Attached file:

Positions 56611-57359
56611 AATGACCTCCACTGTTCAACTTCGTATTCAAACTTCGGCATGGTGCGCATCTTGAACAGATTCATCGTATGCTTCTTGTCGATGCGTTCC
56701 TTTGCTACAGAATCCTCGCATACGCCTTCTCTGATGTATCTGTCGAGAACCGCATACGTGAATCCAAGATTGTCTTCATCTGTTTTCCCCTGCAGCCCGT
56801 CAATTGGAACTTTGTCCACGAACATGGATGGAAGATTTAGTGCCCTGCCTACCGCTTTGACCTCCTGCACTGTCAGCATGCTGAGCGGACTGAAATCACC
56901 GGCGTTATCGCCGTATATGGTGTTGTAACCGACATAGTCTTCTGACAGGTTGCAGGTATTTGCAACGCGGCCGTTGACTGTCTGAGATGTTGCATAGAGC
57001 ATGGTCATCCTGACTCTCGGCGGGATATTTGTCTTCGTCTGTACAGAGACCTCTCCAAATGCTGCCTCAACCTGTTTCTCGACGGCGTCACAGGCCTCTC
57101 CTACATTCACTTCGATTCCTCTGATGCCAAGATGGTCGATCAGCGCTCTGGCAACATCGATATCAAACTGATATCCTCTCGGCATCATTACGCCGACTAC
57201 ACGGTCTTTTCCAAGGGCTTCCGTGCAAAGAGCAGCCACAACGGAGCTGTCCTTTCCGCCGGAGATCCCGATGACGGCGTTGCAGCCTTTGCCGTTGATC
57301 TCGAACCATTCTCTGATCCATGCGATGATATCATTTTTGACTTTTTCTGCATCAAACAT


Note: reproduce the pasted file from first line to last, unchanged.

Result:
Positions 56611-57359
56611 AATGACCTCCACTGTTCAACTTCGTATTCAAACTTCGGCATGGTGCGCATCTTGAACAGATTCATCGTATGCTTCTTGTCGATGCGTTCC
56701 TTTGCTACAGAATCCTCGCATACGCCTTCTCTGATGTATCTGTCGAGAACCGCATACGTGAATCCAAGATTGTCTTCATCTGTTTTCCCCTGCAGCCCGT
56801 CAATTGGAACTTTGTCCACGAACATGGATGGAAGATTTAGTGCCCTGCCTACCGCTTTGACCTCCTGCACTGTCAGCATGCTGAGCGGACTGAAATCACC
56901 GGCGTTATCGCCGTATATGGTGTTGTAACCGACATAGTCTTCTGACAGGTTGCAGGTATTTGCAACGCGGCCGTTGACTGTCTGAGATGTTGCATAGAGC
57001 ATGGTCATCCTGACTCTCGGCGGGATATTTGTCTTCGTCTGTACAGAGACCTCTCCAAATGCTGCCTCAACCTGTTTCTCGACGGCGTCACAGGCCTCTC
57101 CTACATTCACTTCGATTCCTCTGATGCCAAGATGGTCGATCAGCGCTCTGGCAACATCGATATCAAACTGATATCCTCTCGGCATCATTACGCCGACTAC
57201 ACGGTCTTTTCCAAGGGCTTCCGTGCAAAGAGCAGCCACAACGGAGCTGTCCTTTCCGCCGGAGATCCCGATGACGGCGTTGCAGCCTTTGCCGTTGATC
57301 TCGAACCATTCTCTGATCCATGCGATGATATCATTTTTGACTTTTTCTGCATCAAACAT